Pheasant is another popular Spey body hackle option.  While somewhat stiffer and perhaps not as long as other Spey hackle substitutes the long flowing hackle of many pheasant species is a favored legal heron alternative.  Arguably the most popular species used today is the Blue Eared Pheasant.  The draw back for most has been price.  A good quality Blue Eared skin runs in excess of $200 relegating many to feature Blue Eared Spey patterns for display.  For the serious Spey tyer a quality Blue Eared skin is considered a worthwhile investment.  Casual Spey tyers can now purchase individual packages of Blue Eared Pheasant plumage at a palatable cost.  Other readily available pheasant options include the commonplace Ringneck and Golden cock pheasants.  There are a host of other lesser known exotic pheasant species contemporary fly tyers have long been familiar with as well such as Tragopan, White Eared and Peacock pheasants.  Some of these birds offer Spey hackles and other unique feathers for wings, cheeks and other key pattern components.  As with other Spey substitutes pheasant feathers take dye readily. The longer fine fibered rump feathers found toward the tail area of a cock Ringneck Pheasant make great Spey body hackles.  Some fly tying material suppliers offer inexpensive select Ringneck Spey feathers in both natural and dyed colors.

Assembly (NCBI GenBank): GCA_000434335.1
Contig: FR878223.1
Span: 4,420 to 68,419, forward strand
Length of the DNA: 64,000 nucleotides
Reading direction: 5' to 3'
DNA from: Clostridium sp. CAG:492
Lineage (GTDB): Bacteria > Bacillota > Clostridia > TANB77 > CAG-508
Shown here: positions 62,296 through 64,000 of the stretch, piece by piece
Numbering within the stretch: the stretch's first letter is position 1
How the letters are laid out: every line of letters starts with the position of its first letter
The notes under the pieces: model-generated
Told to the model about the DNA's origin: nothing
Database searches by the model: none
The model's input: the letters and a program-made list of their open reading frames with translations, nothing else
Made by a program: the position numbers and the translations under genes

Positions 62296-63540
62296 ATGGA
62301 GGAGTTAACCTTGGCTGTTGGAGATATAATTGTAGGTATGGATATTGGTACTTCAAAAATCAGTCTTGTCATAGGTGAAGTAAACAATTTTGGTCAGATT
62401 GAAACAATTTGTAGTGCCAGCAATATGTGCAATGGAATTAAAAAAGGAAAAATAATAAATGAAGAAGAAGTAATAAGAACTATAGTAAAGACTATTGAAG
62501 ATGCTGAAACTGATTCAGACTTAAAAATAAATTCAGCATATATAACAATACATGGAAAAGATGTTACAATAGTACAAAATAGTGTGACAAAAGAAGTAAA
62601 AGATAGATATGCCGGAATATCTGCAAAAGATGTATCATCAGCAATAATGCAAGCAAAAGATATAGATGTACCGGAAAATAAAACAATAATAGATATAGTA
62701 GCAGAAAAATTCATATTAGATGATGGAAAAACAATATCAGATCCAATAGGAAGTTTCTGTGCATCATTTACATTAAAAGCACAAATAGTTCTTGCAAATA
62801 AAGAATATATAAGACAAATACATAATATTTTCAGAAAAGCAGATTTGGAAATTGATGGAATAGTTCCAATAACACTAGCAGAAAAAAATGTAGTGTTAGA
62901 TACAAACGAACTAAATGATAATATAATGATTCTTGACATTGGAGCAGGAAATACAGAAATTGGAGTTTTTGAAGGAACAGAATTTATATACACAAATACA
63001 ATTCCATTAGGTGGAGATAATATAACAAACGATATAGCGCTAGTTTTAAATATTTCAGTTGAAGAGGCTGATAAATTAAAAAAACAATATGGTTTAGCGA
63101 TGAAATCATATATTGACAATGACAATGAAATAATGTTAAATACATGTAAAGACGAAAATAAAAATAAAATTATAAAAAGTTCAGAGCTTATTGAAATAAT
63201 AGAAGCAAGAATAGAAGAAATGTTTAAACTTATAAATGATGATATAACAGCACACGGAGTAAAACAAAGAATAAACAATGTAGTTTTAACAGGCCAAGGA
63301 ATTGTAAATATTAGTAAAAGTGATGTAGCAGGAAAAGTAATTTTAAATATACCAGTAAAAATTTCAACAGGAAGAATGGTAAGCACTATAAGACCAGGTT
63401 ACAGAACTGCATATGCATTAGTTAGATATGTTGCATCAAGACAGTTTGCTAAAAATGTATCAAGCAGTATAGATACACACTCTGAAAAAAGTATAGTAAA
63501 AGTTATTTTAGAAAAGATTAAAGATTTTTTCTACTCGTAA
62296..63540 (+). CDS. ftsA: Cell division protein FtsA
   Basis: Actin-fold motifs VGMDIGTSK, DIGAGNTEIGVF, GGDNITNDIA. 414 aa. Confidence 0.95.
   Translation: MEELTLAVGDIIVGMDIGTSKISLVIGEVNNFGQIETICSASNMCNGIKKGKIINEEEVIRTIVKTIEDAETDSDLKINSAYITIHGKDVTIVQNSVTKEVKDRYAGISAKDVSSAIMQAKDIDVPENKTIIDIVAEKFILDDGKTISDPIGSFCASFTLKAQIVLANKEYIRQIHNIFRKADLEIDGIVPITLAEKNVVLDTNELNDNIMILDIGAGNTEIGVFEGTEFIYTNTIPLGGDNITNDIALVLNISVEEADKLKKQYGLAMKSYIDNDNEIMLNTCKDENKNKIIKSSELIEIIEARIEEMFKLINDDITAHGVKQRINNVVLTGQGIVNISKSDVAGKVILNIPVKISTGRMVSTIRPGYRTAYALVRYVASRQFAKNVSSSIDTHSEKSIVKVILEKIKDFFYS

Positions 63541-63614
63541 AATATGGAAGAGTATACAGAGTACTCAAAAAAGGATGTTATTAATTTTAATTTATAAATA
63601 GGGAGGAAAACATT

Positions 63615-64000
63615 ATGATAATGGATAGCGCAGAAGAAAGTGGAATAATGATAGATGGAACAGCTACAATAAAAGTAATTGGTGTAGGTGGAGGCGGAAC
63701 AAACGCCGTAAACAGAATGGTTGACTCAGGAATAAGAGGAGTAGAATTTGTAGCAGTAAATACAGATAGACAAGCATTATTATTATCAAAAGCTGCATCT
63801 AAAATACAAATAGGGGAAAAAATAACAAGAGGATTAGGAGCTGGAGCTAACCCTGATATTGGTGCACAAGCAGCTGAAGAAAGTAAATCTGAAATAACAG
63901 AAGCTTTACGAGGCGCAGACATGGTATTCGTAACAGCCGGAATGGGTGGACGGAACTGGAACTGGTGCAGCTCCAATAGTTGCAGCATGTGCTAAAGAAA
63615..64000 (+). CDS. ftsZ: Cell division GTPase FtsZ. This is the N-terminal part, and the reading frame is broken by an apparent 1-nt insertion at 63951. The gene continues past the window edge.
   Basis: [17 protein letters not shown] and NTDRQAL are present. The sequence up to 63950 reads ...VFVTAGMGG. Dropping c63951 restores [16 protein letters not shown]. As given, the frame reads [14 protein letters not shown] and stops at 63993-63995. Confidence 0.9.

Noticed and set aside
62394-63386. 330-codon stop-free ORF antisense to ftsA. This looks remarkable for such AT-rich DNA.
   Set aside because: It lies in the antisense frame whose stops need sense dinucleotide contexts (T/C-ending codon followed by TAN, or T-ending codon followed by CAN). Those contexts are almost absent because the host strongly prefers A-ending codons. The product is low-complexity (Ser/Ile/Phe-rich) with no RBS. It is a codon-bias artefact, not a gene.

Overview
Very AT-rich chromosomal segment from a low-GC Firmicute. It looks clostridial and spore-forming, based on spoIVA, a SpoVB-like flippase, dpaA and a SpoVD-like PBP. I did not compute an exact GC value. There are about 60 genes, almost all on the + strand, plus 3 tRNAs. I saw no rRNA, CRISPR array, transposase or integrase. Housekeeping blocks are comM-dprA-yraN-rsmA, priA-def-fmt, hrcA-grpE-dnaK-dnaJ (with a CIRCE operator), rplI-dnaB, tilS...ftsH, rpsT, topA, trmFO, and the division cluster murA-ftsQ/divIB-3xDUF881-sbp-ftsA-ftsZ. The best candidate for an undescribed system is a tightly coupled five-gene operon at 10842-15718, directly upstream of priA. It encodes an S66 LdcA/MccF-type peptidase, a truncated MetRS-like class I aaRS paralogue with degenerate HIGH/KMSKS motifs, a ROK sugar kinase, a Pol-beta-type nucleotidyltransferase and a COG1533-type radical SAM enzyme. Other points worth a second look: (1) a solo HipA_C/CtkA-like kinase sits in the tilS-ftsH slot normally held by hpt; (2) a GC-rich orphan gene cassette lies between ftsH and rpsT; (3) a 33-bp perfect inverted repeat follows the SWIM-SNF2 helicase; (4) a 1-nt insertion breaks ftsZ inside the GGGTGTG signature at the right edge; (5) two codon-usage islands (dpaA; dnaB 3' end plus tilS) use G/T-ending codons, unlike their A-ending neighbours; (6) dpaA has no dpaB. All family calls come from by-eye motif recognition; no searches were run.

No matter the choice preparing and winding Spey body hackles follows a common theme amongst most tyers.  Most Spey hackle occupy the front half of the pattern and featuring a swept down and back profile keeping the dorsal portion of the fly clear for the wings.  Tie in Spey hackle by the tip section.  Many tyers prefer to strip one side of the feather to further reduce bulk.  Tie in the prepared hackle feather on the far side of the hook in a low position near the bottom.  Tying in the feather in this manner positions the feather properly during the initial wraps forward as it appears off the third rib.  Spey traditions as with all traditional Atlantic Salmon dressings dictate 5 wraps of ribbing over the body.  The Spey hackle is the last component to come forward over the body after the rib.  Each wrap should be carefully buried along the trailing edge of the rib protecting the stem of the feather.  Fold the feather with each wrap and sweep the fibers down and back into position.  Remember, the end result should be a long flowing hackle suggestive of a prawn.  If there is any uncooperative hackle fibers on the top of the body pluck them out of the way, either by hand or with a pair of tweezers.

Tying Instructions